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Buchanan Would Right High Court

  • Would a Republican president appoint right-thinking, "conservative" judges to the Supreme Court? History indicates otherwise.
Exclusive to The SPOTLIGHT
By James P. Tucker Jr.

An examination of the record of Republican and Democratic presidents and of the forthright position of Pat Buchanan shows that only the Reform Party no minee will significantly change the Supreme Court.

It has become trendy for Republican and Democratic candidates, as does George W. Bush and Al Gore, to announce they have no "litmus test" for Supreme Court nominees. This means they can no minate left-wingers who would destroy the Constitution because there is no "litmus test."

Buchanan boldly declares he has a litmus test: the Constitution will be strictly interpreted, judges should not make law and must oppose the Supreme Court's pro-abortion ruling.

Four justices are in their twilight years and are likely to die or retire from the Supreme Court during the next four years. Republicans argue that Bush must be elected to prevent Gore from appointing liberals.

Two of conservative Republican Ro nald Reagan's appointees, Sandra Day O'Connor and Anthony Kennedy, have consistently disappointed patriots, most recently upholding a ban on public school prayers.

Another prayer banner was David Souter, appointed by President George Bush and the fourth, John Paul Stevens, was appointed by President Gerald Ford, both Republicans.

Well before the Senate confirmed Souter, The SPOTLIGHT exposed his record as a state judge in support of federal gun laws that do violence to the Second Amendment. The same records had been checked by the White House before his appointment.

Only three appointees of Republican presidents frequently stand up strongly for the Constitution: Antonin Scalia, Chief Justice William Rehnquist and Clarence Thomas. Of these, Rehnquist is most "tiltable" on the issues.

On Oct 2, the Supreme Court -- with seven of the nine members appointed by Republicans -- continued its leftward lurch by rejecting a challenge by 31 congressmen to President Clinton's authority to commit U.S. troops to NATO action in Kosovo.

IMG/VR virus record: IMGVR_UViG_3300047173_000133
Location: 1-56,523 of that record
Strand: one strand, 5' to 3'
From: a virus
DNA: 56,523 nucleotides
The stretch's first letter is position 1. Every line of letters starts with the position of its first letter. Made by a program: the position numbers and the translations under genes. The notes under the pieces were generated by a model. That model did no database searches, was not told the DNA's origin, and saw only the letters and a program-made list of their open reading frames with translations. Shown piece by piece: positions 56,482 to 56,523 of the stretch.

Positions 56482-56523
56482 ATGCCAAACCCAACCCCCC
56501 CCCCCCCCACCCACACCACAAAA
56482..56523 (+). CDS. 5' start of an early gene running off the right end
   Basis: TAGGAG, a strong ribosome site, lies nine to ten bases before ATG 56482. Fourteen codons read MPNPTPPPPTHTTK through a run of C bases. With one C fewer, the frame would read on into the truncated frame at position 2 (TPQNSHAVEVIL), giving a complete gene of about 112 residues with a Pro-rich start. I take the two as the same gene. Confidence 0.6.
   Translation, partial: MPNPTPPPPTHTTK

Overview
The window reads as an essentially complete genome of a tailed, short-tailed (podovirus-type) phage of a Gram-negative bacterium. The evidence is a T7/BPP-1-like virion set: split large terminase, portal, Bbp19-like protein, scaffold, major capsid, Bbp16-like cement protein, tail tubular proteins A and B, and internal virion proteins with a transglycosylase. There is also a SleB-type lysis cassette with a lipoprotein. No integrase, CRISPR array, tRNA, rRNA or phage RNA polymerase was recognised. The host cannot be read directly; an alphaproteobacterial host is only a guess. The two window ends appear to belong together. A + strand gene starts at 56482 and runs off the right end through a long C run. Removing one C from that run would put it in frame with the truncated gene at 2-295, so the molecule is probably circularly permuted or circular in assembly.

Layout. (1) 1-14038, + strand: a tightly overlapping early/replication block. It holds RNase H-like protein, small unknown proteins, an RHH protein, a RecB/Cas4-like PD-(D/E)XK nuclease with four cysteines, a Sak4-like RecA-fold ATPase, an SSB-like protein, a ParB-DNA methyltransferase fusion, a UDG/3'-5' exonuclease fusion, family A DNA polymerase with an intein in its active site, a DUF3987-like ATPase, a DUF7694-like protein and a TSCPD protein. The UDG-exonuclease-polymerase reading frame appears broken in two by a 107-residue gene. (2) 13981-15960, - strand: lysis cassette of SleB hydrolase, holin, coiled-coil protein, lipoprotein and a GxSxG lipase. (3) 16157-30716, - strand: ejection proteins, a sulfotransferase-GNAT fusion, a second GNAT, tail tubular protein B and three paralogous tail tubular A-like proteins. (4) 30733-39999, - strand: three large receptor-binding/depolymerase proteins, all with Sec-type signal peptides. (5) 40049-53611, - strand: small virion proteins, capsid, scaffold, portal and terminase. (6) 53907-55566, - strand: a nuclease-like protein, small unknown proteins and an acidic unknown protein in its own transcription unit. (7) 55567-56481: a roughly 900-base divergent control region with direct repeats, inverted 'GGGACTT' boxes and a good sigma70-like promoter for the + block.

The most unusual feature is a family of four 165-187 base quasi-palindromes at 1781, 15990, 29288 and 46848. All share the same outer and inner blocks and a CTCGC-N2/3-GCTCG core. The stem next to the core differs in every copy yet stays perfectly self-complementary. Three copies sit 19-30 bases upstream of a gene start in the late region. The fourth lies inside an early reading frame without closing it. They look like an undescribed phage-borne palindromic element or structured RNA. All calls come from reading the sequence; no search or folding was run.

The high court left standing a lower court ruling that the congressmen had no "actual injury" that would give them standing to sue.

The court also showed its leftward tilt by deciding what not to decide. The court refused, without comment, to hear these appeals:

• A lawsuit by two gun manufacturers challenging a 1994 law banning semiautomatic rifles or copycat models of any caliber.

• Let stand a lower court ruling in which a bisexual boss was freed from sexual harassment charges because he propositioned a husband and his wife. Executives "can now advise a supervisor to purchase immunity from [the law] by taking care to harass members of both sexes," said lawyer Shane Mulholland.

Buchanan commented on this Oct. 2 on the TV talkie Larry King Live:

"Bush appointed three judges or four judges to the Texas Supreme Court. Three of them voted to overturn his own parental notification law. They voted pro-abortion. He says, 'I have no litmus test for the Supreme Court.' I will appoint pro-life constitutionalists and conservatives who respect the religious traditions of this country, as this court does not, and no liberal judicial activist need apply."